the language they were speaking, did not make sense. I actually thought they were speaking English through the entire book until I reached chapter nine or so. I kid you not. when she first introduced "Jake" in the story the accent confused me. how could such be said in that accent when it is later revealed she only speaks French? also when she is abducted, her abducter speaks with a certain non French accent which leads me to believe he was really speaking English, how could she understand him? I can only think the other lady translated things to her just so I could get on with the story. also, the French phrases confused me even more when it was stated her and Erik were speaking French. why put in a French phrase when they are speaking only French? I just cannot fathom that. the French phrases are definitely what played the main part in what made me think they were speaking English.

moving on, I don't know why I kept reading. maybe it was the Erik hungry phan in me that made me keep going, I also think it was a bad idea to base it much on Gerard Butler's performance and the movie. I loved him in the movie, but I know there could have been more on his part. the movie didn't even bring out the entire personality that makes the phantom, himself. not to mention the numerous missing characters.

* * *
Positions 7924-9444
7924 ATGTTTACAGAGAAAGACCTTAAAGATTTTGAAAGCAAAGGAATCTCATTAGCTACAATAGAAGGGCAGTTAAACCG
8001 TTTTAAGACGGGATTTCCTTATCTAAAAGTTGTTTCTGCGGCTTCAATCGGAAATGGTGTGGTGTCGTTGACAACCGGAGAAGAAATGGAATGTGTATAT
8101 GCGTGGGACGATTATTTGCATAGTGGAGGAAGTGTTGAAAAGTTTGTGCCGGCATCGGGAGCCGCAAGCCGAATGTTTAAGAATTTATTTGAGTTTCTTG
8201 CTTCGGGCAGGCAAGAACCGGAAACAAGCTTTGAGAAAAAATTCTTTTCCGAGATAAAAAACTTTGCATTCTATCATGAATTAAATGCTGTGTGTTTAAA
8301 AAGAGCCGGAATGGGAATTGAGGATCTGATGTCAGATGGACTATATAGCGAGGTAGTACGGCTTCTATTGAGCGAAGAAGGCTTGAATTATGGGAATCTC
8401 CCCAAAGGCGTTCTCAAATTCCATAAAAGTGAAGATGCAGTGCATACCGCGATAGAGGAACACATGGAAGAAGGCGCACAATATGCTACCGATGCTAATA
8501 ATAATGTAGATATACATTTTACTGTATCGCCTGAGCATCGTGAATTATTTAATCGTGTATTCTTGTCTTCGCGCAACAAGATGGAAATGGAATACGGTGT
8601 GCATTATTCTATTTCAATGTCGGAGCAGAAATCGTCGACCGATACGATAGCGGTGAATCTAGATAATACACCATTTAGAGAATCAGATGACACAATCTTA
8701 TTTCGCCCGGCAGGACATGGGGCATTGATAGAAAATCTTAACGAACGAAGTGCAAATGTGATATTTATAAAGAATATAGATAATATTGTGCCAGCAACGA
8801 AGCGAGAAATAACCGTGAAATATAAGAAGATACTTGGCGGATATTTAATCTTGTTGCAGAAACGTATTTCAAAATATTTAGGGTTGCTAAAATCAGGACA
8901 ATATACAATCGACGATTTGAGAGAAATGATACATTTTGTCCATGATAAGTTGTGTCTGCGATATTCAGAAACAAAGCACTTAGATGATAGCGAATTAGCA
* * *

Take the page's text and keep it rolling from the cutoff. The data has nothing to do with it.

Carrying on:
moving the heck on from that now, the exclamation points bothered me very much as well. not to even start on the numerous spelling and grammatical errors. this book makes me shudder not only as a phantom phan, but as a reader.
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Format: Paperback
This is simply the worst Phantom fiction ever written. First, it is poorly written. It feels to me like a trashy romance novel...and it is based on the not so well done POTO movie. It is a waste of money, the plot is awful. And Erik's astounding brilliance disappears and he turns into an overdone and unbelievable Scottish man. As far as the author's choice of "Phantom's" to base her character on...Gerard Butler? Not so much, Gerard was a decent Phantom, but certainly not good enough to truly embody what Erik is all about and he certainly does not deserve a book dedicated to him and his half of a performance he gave in the movie. Don't waste your time with this book, folks...this has to be the worst Phantom Fiction, ever.